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Your Law School Admissions Essay: What Not to Do

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Without a doubt what you write in your law school admissions essay or personal statement is critical to your application. But what not to write is just as important. Remember that the law admissions committee reads hundreds of letters each year. Avoid these common errors that will make them toss your law school application.

Do not send an essay with typos and incorrect auto-corrections.
Take great care in proofreading your essay. Be sure to list the appropriate school and not send School X a letter addressed to School Y.

Avoid clichés.
Do not tell the admissions committee that you have wanted to be a lawyer since childhood or since the first time you saw a lawyer on TV. It is a common approach that often turns off readers and can land you into the rejection pile.

Do not submit your essay before evaluating its flow.
Read it aloud. Have someone else read your essay and ask him or her to read it aloud to you. Sometimes listening to your words will help you catch errors and places where you writing can improve.

Do not write in legalese.
Remember that you are not writing a law brief. Do not show off your legal skills. Send an essay, as requested.

Do not send the same personal statement to every law school.
Tailor your essay to each school. Read the application to determine what they are asking for and ensure that your essay fulfills the request. In some cases you may choose to tailor your essay to focus on a unique aspect of the school. If so focus on yourself. The admissions committee knows all about the program.

Do not write about high school experiences.
It implies that you are recycling your essay and that nothing of import has happened to you since.

Do not relay your CV
Do not review your curriculum vitae and application. Your admissions essay should not simply relay this information. Use your essay as an opportunity to elaborate on these, highlight what is most important, and, preferably, include relevant information and experiences that are not on your resume.

Avoid controversial topics such as religion and politics.
If you offend the reader you will not get in to law school.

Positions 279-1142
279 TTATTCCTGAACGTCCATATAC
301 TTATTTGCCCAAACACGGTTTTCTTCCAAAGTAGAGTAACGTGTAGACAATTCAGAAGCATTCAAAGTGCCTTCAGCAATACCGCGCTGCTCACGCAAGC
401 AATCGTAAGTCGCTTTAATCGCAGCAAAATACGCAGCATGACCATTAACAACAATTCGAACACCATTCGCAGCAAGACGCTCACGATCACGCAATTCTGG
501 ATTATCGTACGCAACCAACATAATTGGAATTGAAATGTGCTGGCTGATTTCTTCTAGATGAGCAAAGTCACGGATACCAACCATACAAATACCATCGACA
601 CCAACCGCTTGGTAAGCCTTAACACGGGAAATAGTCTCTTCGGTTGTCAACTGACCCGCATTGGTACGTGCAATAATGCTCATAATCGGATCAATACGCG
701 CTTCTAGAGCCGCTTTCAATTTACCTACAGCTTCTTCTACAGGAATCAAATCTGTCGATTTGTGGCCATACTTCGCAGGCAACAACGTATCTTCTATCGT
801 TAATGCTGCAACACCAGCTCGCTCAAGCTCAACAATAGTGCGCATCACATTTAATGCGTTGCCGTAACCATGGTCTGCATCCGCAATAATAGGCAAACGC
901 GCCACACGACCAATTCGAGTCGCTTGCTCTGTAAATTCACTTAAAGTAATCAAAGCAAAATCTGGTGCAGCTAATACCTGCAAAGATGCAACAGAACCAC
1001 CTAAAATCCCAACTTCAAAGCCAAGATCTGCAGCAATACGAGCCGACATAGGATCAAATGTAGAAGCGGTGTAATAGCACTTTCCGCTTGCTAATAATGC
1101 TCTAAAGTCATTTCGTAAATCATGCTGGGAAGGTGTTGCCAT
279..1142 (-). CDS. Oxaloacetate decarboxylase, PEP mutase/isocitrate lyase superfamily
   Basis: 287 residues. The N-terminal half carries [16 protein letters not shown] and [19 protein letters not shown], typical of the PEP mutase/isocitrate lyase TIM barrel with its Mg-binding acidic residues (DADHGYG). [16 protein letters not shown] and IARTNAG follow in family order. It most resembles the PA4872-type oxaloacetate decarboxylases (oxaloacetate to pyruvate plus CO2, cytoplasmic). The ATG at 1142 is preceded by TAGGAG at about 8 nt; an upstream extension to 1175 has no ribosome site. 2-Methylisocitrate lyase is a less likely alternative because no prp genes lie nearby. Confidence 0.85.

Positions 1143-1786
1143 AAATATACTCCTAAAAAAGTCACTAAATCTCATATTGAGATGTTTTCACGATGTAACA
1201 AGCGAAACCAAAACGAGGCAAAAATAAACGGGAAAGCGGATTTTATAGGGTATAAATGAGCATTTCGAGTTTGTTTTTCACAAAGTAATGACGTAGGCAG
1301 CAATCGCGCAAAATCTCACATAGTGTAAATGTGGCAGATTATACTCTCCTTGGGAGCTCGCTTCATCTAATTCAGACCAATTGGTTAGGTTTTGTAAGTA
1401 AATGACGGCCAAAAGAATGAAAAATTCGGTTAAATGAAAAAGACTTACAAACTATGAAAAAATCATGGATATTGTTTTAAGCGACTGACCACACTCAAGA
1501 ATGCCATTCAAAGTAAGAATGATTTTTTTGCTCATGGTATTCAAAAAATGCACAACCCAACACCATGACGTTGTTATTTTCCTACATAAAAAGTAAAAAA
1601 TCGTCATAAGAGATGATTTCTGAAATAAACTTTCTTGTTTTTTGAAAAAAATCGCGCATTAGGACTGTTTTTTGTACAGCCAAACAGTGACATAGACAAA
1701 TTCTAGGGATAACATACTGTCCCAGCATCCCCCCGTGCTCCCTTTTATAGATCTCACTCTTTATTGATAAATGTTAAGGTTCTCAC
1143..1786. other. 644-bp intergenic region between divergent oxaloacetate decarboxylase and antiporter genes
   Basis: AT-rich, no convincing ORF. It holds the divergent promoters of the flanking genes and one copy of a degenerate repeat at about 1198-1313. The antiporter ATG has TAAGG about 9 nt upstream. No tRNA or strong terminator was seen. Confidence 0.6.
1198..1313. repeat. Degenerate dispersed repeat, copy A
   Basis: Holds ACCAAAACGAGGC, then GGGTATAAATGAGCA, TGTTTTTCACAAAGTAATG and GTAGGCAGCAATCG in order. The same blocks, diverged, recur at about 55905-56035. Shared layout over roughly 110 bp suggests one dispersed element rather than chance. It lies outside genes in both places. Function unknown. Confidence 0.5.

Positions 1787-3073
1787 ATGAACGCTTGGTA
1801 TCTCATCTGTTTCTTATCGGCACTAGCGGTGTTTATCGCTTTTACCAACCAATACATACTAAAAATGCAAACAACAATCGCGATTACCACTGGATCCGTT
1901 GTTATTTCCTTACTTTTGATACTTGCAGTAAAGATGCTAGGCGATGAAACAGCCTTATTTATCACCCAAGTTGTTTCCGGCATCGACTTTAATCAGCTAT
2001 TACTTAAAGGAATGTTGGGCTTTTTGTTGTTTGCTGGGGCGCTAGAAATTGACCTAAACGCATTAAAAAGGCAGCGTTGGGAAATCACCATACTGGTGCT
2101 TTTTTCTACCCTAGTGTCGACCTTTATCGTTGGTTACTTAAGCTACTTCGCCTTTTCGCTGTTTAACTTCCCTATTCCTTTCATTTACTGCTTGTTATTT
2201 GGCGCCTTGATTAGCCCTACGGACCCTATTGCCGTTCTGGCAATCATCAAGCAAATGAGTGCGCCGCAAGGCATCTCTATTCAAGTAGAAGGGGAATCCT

Do not be negative.
It is common and often advised to write about challenging experiences but the purpose is not to be negative but instead to show how you overcame difficulties. How you became a better person no negativity and complaining.

Do not be dramatic.
Don’t try to shock the reader – instead try quickly get interest. Don’t see emotional reactions from readers but instead be you – honest and insightful stories of disadvantage and difficulty are only useful if they show how you turned it around.

Do not write about everything that has ever happened to you.
Choose relevant experiences. Don’t write too much go on for too long. Most programs request 500-1000 words. 750 word is unusually enough.

Don’t focus on your personal expect with the legal system.
Stories about being arrested, witnessing your parents’ divorce, serving on a jury, or witnessing a crime often are not useful stories to include in or application because lawyers are supposed to be unbiased and not swayed by emotional experiences. Instead your stories should highlight your character intellect and work ethic more than your experiences with the law those experiences will come with time.

Don’t use big words when small ones suffice.
Do not over-inflate your vocabulary and use words that are not familiar to you. It will be obvious and portray you as insincere.

Do not over-edit.
Editing is crucial to writing an effective personal statement, but take care not to over-edit. Make sure that the final essay sounds like you and is not sterile.

Don't explain poor performance.
Do not not use your essay to explain bad grades or a low LSAT score. Instead write an addendum for explanations.

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